UECC Auto Achieve

Watch UECC’s giant hybrid car carrier debut at Grimsby River Terminal

UECC Auto Achieve; Source: Associated British Ports
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The multi-fuel future in the shipping industry is here with pioneering vessels fitted with hybrid technological solutions starting to ‘strut their stuff’ across global ports.

One such example is the 2022-built deep sea car carrier MV Auto Achieve, which made its debut at the Grimsby River Terminal (GRT), the Port of Grimsby in the UK. This is the first time the terminal welcomed a deep sea car carrier powered by a multi-fuel liquefied natural gas (LNG)/battery hybrid engine. The ship was carrying a cargo of electric Kia vehicles. In its strategy up to 2045 Kia has committed to achieving carbon neutrality.

Part of this plan focuses on collaboration with our supply chain partners to achieve lower emissions throughout our entire value chain. UECC’s MV Auto Achieve vessel is a great example of innovation to enhance emissions reduction and we’re proud to have our new electrified vehicles transported via one of the cleanest methods possible today,” Paul Philpott, President and CEO of Kia UK Ltd. commented.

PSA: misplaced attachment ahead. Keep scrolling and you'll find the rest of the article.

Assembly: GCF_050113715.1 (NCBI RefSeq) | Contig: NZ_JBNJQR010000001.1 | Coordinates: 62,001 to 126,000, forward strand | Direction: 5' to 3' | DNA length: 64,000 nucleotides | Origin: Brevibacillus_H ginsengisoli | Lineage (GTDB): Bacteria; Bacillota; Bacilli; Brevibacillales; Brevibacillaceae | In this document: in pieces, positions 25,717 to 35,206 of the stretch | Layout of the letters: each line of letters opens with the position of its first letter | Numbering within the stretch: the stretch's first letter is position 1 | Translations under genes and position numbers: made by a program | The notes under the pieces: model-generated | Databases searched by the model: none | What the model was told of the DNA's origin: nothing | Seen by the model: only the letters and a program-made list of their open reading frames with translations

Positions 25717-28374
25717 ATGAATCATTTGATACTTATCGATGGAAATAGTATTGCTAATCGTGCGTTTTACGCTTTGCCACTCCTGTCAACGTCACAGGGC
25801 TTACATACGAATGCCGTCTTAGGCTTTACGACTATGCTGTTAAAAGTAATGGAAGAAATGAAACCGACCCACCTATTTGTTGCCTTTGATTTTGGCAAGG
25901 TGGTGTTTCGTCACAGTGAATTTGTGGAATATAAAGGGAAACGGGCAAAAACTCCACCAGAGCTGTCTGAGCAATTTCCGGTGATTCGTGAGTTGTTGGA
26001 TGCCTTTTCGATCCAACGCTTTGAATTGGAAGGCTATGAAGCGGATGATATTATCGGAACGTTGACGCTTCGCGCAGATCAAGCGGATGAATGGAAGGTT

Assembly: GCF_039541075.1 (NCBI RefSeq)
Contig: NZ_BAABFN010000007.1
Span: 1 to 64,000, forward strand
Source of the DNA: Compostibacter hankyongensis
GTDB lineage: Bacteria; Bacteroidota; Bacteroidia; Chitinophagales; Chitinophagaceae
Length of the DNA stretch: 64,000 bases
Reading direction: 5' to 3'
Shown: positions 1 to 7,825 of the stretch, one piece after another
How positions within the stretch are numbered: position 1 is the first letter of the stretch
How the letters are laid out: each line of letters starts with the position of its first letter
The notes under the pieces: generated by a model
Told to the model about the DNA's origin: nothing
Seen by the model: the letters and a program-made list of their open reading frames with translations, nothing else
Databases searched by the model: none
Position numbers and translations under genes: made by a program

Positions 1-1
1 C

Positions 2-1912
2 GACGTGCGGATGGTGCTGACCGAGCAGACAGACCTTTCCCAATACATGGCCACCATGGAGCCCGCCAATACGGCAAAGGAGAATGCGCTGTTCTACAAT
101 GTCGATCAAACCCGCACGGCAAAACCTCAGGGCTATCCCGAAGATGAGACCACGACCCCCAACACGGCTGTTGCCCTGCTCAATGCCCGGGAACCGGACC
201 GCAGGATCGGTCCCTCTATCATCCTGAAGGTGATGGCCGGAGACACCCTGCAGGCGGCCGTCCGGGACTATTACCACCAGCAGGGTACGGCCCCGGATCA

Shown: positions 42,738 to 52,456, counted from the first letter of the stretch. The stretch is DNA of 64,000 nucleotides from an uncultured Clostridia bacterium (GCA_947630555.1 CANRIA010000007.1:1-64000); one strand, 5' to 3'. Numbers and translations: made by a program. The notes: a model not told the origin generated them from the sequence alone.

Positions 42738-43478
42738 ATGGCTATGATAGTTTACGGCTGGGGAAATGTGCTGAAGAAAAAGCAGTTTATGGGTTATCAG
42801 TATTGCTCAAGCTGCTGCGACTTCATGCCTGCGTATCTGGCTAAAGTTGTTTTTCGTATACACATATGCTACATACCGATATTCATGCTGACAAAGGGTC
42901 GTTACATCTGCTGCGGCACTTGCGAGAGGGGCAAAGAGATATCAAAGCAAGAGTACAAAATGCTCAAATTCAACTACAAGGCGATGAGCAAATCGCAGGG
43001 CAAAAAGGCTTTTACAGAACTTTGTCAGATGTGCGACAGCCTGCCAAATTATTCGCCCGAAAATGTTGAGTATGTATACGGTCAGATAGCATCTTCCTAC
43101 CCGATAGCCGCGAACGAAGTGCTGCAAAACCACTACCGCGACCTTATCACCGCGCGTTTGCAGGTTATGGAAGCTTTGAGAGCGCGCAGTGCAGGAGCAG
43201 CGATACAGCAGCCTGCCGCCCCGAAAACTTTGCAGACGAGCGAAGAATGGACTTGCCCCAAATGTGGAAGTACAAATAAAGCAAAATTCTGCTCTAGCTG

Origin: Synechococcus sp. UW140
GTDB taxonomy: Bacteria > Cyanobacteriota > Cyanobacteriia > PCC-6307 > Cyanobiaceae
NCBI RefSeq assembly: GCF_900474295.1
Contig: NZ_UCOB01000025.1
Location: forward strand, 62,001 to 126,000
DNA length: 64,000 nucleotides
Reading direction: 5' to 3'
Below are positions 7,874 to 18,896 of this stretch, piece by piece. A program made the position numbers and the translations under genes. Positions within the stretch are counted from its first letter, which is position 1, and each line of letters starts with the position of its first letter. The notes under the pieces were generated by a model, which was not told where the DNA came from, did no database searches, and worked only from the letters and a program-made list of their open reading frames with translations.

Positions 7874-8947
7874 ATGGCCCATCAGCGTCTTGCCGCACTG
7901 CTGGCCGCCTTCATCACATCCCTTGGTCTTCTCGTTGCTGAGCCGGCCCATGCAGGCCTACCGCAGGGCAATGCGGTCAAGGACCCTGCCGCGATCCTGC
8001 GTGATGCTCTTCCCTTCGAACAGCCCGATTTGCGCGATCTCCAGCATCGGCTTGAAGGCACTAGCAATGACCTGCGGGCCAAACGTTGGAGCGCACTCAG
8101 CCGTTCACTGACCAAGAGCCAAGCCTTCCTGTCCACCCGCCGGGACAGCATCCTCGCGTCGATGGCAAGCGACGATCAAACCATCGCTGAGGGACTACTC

MV Auto Achieve, owned by United European Car Carriers (UECC), was built this year at the Jiangnan Shipyard, China, and is the second pure car and truck carrier (PCTCs) vessel in the company’s sustainable fleet. It is also the first Eukor vessel to come to the GRT.

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Daniel Gent, Energy and Sustainability Manager, UECC, said that the vessel’s multi-fuel LNG battery hybrid system can bring customers a carbon reduction of up to 40%.

“Additionally, the vessel’s unique design allows for improved air quality in the port and the local area. Grimsby is an important place that holds more than 30 years of history for our organisation, and we are immensely proud to see our newest vessel here today,” he noted.

According to UECC, these multi-fuel engine vessels enable a carbon dioxide emissions reduction of around 25%, SOx and particulate matter by 90% and NOx by 85% from the use of LNG and are also adaptable for low-carbon fuels such as bio-LNG and synthetic fuels as these become available.